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Home EV Charging vs. Public EV Charging

The electric vehicle (EV) industry is booming beyond the passenger car market. Public transit buses, trucks of various shapes and sizes including long-haul semis, and even large-tractor trailers are utilizing electricity to power up. 

Here’s a look at the current and expected reality of charging an EV at public stations on the road as well as at home. 

Types of Electric Vehicles

Electric vehicles fall into three main categories:

  • Battery EVs: Battery EVs run on electricity stored in a large battery pack that replaces the vehicle’s internal combustion engine.
  • Fuel cell vehicles: Fuel cell vehicles produce electricity by splitting the electrons in hydrogen molecules for the motor to run.
  • Plug-in hybrids: Plug-in hybrids combine a diesel or gasoline engine with a rechargeable battery and electric motor. 

One advantage of driving an EV is that you can charge it at home in addition to public roadside charging stations. 

And as EVs become more broadly used, we’re starting to see new and improved charging stations across the nation. EV charging stations are now growing in availability at businesses for employees, retail establishments for customers, parking garages, and along highway systems.

Types of EV Charging Equipment Stations

Level 1

Level 1 charging stations use AC plugs and are the slowest charging option. Eight hours of charging will give you about 40 miles of range. In other terms, one hour of charging will give you two to five miles of range. 

Level 1 chargers are typically used when there’s only a 120 volt outlet available, so they’re the most common option for charging your EV at home. They’re useful for homeowners since you can leave your EV in your garage overnight and let it charge unattended. Less than 5% of EV charging stations in the U.S. provide Level 1 ports since users would need unreasonably long amounts of time to charge their EVs in public.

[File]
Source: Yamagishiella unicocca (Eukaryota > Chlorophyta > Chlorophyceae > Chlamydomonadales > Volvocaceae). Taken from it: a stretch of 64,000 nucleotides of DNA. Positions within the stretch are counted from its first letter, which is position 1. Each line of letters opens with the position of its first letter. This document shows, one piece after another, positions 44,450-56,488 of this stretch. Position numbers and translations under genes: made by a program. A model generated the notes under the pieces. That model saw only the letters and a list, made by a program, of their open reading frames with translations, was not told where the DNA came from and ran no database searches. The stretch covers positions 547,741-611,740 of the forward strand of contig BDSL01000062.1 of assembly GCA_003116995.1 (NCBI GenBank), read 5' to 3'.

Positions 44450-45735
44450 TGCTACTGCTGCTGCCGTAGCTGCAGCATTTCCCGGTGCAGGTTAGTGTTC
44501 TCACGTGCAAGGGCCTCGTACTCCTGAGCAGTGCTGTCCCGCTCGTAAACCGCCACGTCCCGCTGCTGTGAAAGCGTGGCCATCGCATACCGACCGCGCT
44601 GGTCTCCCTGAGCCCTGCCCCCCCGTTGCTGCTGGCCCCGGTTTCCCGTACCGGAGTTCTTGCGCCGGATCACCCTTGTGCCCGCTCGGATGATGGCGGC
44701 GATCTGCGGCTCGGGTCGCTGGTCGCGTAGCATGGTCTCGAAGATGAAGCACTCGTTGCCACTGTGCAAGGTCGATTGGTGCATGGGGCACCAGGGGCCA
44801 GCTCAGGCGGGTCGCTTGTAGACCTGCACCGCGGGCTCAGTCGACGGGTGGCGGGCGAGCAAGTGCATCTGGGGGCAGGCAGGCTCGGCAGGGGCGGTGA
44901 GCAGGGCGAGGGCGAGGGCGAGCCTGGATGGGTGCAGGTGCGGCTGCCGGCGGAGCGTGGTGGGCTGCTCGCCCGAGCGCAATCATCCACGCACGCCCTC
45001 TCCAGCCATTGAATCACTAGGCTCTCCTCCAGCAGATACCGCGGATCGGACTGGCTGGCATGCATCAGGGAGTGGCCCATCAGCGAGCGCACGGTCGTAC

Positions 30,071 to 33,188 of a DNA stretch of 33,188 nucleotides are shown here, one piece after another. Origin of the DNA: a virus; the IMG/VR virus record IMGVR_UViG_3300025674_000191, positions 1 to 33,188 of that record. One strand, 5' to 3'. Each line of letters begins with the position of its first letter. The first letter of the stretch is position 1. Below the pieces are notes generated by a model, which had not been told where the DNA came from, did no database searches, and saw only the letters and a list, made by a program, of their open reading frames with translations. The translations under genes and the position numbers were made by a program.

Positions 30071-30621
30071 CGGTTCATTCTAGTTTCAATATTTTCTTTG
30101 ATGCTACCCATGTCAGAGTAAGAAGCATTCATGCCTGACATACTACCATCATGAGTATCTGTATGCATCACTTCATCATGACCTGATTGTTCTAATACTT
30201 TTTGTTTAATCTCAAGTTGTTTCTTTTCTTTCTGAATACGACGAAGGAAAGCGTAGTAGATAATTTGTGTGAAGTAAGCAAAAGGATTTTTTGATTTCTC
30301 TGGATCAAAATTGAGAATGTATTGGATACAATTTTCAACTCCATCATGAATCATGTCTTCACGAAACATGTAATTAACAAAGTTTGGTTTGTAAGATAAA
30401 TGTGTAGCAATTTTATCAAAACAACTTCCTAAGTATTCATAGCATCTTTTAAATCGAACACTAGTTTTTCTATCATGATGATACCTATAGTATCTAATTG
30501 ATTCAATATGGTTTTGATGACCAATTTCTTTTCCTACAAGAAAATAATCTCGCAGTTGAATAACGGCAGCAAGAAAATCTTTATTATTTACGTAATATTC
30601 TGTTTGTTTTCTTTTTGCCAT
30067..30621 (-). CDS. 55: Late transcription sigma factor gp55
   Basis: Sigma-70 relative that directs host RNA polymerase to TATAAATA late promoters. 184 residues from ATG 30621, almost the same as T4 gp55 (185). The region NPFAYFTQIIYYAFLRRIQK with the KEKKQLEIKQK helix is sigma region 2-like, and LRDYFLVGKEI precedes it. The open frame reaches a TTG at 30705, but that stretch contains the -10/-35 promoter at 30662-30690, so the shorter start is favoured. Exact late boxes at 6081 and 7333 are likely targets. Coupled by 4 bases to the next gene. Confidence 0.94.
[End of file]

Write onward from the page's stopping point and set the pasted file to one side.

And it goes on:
Level 2

Level 2 is the most common type of EV charger. You’ll find unit installments spread out among large urban cities in public parking garages, car dealerships, retail parking lots, and college campuses. They’re also useful and quite popular for those charging from home, requiring a 220-volt electric supply, which most houses have for clothes dryers or electric range. If you don’t have a 220-volt outlet at your home, you’ll need to add a circuit and wiring that runs to your Level 2 charger.

About one hour of Level 2 charging will get you 10 to 20 miles of range. As of 2020, over 80% of public charging stations offer Level 2 chargers

Level 3 

Level 3 charging, also known as DC fast charging (DCFC), is much less common and only available at commercial locations and public charging stations (i.e. non-residential). But it’s a significantly faster way to charge your EV. Using a Level 3 charger will bring your EV battery up to 80% in 30 to 60 minutes. In other words, 20 minutes of charging will give you between 60 to 80 miles of range. 

Over 15% of EV charging stations offer Level 3 charging ports as of 2020, and these numbers are expected to grow. Level 3 charging is commonly found along heavy traffic corridors.

Charging an EV at Home

You have the freedom to choose between Level 1 and Level 2 chargers for your home charging needs. Level 3 chargers can’t be installed at your home since they are only used for non-residential, commercial and public use.